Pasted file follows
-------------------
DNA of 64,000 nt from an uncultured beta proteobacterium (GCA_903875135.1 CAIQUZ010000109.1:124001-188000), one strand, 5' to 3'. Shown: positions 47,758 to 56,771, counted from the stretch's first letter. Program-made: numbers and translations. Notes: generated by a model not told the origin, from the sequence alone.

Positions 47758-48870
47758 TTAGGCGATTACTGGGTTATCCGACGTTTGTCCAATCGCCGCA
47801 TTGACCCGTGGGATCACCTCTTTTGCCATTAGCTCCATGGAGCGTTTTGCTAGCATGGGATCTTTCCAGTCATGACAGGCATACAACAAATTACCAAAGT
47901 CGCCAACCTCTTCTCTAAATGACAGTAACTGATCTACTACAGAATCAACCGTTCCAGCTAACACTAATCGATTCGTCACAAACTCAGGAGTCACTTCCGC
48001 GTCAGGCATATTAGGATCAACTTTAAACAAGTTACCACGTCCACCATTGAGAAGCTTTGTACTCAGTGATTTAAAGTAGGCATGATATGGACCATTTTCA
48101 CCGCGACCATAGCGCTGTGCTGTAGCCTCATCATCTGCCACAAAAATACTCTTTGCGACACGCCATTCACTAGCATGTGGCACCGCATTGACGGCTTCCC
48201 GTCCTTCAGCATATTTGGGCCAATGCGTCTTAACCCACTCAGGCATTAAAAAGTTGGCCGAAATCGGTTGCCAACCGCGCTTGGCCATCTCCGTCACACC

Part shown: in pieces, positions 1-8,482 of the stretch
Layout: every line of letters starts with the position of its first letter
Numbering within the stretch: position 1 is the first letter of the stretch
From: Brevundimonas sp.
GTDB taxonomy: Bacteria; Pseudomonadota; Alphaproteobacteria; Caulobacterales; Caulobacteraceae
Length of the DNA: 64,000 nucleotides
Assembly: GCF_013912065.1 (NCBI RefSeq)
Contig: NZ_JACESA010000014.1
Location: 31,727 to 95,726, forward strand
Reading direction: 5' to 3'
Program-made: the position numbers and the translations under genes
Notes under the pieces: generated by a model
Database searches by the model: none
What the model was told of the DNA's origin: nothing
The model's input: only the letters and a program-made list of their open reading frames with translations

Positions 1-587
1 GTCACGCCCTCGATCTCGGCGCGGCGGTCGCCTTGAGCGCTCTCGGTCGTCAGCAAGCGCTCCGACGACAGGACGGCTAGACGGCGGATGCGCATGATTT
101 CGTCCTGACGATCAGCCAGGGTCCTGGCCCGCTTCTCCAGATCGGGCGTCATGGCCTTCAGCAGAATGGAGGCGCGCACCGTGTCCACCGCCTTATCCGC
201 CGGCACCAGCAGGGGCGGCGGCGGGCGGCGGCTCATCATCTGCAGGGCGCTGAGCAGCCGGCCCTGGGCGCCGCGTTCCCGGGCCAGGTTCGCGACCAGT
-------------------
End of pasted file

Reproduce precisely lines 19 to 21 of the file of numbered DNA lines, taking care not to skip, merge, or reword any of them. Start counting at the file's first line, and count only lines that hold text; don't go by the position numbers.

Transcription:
Program-made: the position numbers and the translations under genes
Notes under the pieces: generated by a model
Database searches by the model: none